As consumer drones have become more commonplace, so too have concerns that owners might be tempted to use them for snooping. Researchers have now developed a way to uncover such activity, coming up with a way to intercept a drone's radio signals and tell whether it's been filming things that it shouldn't.

The technique was developed at Israel's Ben-Gurion University of the Negev, and it centers on the first-person view (FPV) radio signals being transmitted from an airborne drone back to its controller. Knowing that these signals, which the drone uses to relay its video stream, will change in response to visual stimuli, the team set up traps to catch out snooping drones.

In one experiment, the team acted out a scenario where a DJI Mavic drone was used to film a neighbor's house. A type of smart film was placed on the surface of the windows, which allowed the windows to be switched between opaque and transparent. This flickering caused changes in the bitrate of the drone's radio signals, which could then be picked up by the team's proof-of-concept system.

"The beauty of this research is that someone using only a laptop and an object that flickers can detect if someone is using a drone to spy on them," says Ben Nassi, a Ph.D. student of Prof. Yuval Elovici's in BGU's Department of Software and Information Systems Engineering. "While it has been possible to detect a drone, now someone can also tell if it is recording a video of your location or something else."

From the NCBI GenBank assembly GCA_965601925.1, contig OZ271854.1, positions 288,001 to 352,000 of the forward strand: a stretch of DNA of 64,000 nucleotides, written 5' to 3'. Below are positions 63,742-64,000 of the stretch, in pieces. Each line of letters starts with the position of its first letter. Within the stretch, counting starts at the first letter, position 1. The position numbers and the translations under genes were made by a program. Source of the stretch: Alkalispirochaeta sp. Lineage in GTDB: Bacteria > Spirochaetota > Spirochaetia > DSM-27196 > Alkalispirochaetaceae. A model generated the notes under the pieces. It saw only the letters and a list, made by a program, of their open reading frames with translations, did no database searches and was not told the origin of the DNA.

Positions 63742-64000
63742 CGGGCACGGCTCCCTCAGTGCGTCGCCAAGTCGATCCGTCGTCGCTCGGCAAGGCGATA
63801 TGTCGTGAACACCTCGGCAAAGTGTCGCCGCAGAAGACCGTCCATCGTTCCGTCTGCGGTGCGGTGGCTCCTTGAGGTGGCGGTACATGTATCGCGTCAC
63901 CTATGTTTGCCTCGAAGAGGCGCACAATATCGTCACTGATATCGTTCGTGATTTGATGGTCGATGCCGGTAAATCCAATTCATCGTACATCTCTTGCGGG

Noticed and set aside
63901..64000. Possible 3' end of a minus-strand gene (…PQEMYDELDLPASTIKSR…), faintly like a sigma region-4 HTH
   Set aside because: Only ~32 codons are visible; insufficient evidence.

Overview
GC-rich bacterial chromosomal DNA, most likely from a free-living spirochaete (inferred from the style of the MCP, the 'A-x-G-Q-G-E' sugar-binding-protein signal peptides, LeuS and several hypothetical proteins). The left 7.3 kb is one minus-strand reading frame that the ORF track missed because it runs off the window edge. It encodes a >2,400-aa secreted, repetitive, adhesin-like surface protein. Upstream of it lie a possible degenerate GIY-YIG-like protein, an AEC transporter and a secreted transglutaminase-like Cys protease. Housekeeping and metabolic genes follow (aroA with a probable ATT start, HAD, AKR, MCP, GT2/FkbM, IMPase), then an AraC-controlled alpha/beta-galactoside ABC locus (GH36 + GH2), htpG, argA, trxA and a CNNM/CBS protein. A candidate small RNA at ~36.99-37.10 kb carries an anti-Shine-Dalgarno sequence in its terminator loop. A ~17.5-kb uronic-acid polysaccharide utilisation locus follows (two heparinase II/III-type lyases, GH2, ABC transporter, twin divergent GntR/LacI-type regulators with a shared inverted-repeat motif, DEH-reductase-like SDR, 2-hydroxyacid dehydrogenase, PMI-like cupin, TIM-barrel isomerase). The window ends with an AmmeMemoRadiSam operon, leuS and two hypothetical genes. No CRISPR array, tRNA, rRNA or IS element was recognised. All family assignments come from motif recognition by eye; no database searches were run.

In another demonstration, the team used an LED strip on a person wearing a white shirt to create a similar effect, picking up uncharacteristic spikes in the intercepted radio signals to prove that the drone was filming that particular subject. The team says the technique doesn't require any advanced hacking skills and could be used on any laptop running Linux OS.

"This research shatters the commonly held belief that using encryption to secure the FPV channel prevents someone from knowing they are being tracked," Nassi says. "The secret behind our method is to force controlled physical changes to the captured target that influence the bitrate (data) transmitted on the FPV channel. Our findings may help thwart privacy invasion attacks that are becoming more common with increasing drone use. This could have significant impact for the military and for consumers because a victim can now legally prove that a neighbor was invading their privacy."

A paper detailing the technique is available online, while the video below shows it in action.

Source: Ben-Gurion University of the Negev